trial function to improve the tangent-plane approximation. He obtains local curvature
corrections to the Kirchho surface current. This method has been subsequently referred
to as Lynch Variational Method (LVM), and has been rened and numerically tested
in [97, 98]. Another way to take curvature eects into account is the so-called Local
Parabolic Approximation (LPA), rst introduced by Belobrov and Fuks [99, 100] and
subsequently rened in [101, 102]. It is based on a quadratic, rather than linear,
approximation of the surface height together with an appropriate representation of the
free-space Greens function. The SA in both the LVM and LPA has the functional form
of a KA-LF (4.11).
The radius of curvature and the scattering angles are the sole criterions for the
validity of KA [75, 14, 3, 96] whenever nonlocal eects are negligible. For surfaces with
Gaussian spectra the key parameter is the correlation length, which must remain much
larger than the wavelength [103, 104, 25, 105]. Under multiple scattering conditions,
surface shadowing must be included in the KA approximation in order to ensure energy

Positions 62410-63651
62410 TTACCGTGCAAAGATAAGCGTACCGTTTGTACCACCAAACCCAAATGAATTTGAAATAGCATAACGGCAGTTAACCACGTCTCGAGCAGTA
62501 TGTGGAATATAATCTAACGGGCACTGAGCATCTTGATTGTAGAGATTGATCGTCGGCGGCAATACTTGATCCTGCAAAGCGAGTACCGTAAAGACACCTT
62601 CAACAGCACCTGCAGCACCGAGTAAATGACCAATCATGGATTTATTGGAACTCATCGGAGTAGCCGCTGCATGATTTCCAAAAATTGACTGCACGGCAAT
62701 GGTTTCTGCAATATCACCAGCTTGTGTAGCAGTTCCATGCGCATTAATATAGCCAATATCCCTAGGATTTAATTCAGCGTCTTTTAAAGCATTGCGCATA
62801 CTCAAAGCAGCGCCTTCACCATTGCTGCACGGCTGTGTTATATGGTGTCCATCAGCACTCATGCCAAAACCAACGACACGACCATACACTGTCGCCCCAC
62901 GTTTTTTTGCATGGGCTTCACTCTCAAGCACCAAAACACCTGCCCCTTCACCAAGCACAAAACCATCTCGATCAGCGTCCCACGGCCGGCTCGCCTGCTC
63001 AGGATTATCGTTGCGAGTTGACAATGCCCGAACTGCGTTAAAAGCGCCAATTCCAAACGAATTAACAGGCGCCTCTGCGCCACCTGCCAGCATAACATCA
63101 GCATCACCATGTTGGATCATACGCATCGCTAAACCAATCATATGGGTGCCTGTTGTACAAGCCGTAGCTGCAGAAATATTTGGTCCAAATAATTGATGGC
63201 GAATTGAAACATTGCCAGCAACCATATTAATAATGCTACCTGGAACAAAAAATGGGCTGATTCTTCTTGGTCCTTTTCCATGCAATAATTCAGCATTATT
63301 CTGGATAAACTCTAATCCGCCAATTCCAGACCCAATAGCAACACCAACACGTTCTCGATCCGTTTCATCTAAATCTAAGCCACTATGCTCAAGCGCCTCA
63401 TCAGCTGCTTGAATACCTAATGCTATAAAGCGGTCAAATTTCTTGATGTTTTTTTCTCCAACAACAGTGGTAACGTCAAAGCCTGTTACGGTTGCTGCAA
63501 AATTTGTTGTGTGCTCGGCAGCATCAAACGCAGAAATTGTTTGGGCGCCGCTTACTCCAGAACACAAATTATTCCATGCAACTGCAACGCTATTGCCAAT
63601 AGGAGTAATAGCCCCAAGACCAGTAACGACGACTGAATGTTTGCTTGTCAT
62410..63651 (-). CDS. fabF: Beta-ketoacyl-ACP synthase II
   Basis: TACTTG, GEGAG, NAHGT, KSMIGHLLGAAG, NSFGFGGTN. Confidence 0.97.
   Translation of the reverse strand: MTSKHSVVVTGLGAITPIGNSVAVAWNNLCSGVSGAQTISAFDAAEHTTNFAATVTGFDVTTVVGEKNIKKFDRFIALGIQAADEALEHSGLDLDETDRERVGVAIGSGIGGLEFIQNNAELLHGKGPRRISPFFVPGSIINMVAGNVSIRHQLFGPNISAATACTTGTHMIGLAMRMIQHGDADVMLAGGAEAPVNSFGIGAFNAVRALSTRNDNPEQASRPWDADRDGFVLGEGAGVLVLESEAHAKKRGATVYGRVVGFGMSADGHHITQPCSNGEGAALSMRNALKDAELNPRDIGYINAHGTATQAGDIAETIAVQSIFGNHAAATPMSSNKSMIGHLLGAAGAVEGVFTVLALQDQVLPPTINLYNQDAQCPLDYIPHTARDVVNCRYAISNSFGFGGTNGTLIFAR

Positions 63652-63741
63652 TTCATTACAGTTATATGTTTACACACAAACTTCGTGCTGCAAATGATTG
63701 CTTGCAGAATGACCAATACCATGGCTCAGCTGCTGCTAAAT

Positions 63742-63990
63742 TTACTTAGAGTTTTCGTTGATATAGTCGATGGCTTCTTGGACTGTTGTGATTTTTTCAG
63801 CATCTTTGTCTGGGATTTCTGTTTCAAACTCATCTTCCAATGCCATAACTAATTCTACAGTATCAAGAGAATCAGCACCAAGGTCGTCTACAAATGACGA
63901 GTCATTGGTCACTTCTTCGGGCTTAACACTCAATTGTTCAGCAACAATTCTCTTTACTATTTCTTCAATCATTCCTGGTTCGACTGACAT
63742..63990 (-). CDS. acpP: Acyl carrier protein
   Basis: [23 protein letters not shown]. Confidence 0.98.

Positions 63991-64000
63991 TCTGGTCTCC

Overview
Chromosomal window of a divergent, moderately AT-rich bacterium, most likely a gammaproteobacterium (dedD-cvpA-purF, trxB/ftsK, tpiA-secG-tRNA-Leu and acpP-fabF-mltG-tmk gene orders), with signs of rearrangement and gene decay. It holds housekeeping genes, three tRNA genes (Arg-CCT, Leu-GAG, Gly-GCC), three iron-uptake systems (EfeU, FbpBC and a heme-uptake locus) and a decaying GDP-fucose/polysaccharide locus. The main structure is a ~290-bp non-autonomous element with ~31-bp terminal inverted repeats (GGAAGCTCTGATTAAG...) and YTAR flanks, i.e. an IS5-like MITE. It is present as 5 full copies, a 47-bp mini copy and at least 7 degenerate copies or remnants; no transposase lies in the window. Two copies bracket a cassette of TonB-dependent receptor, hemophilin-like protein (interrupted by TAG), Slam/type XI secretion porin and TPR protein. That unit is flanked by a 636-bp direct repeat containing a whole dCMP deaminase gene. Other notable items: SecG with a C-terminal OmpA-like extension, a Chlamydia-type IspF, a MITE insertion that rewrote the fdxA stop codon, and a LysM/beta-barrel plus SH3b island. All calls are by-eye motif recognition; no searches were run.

conservation, among other things.
4.4. Nonlocal corrections
For large surface slopes and elevations the non-local eects can no longer be neglected. A
possibility to include multiple-scattering phenomena is to consider further iterations of
the surface current equations [74, 106, 107]. However, this results in n-fold integrals that
are dicult to evaluate, whose convergence is questionable and which are not adapted
to numerical computations especially in terms of ensemble averaged formulae.
Originally, Jin and Lax [108, 109] developed the iterative high-frequency KA even
with shadowing eects to second order (KA2-HF). Their model has the general form:
S(k, k
0
) = K
1
(k, k
0
)

e
iQ
z
h(r)
e
iQ
H
r
dr
+

K
+
2
(k, k
0
; ) e
i(k)r
1
i(q
k
+q

)h(r
1
)
e
i(k
0
)x
2
i(q
0
q

)h(r
2
)
ddr
1
dr
2
,
+

2
(k, k
0
; ) e
i(k)r
1
i(q
k
q

)h(r
1
)
e
i(k
0
)x
2
i(q
0
+q

)h(r
2
)
ddr
1
dr
2
, (4.14)
where the second order kernel is a combination of the product of two rst order
Kirchho approximations updated with some shadowing functions. Statistically
averaged shadowing corrections, suggested by Ray-Optics, have been introduced by
Beckmann [110], Wagner [111], and Smith [112] to account for non-local eects. They
have been widely used in conjunction with rst- [113, 114] and second-order KA to
elaborate a multiple scattering theory valid for large elevation RMS [108, 109, 115, 116,
117, 118, 119, 120, 121, 122]. Second-[123] and multiple-[124] reections have also been
considered in this framework of Ray-Optics to explain qualitatively phenomena such as
the mechanism of backscattering enhancement.
CONTENTS 12
Nonlocal corrections are complex from an analytical as well as numerical point of
view and all analytical attempts have been limited to the second-order KA, based on
one iteration of the surface current [116, 9, 125, 126, 127]. General non-local models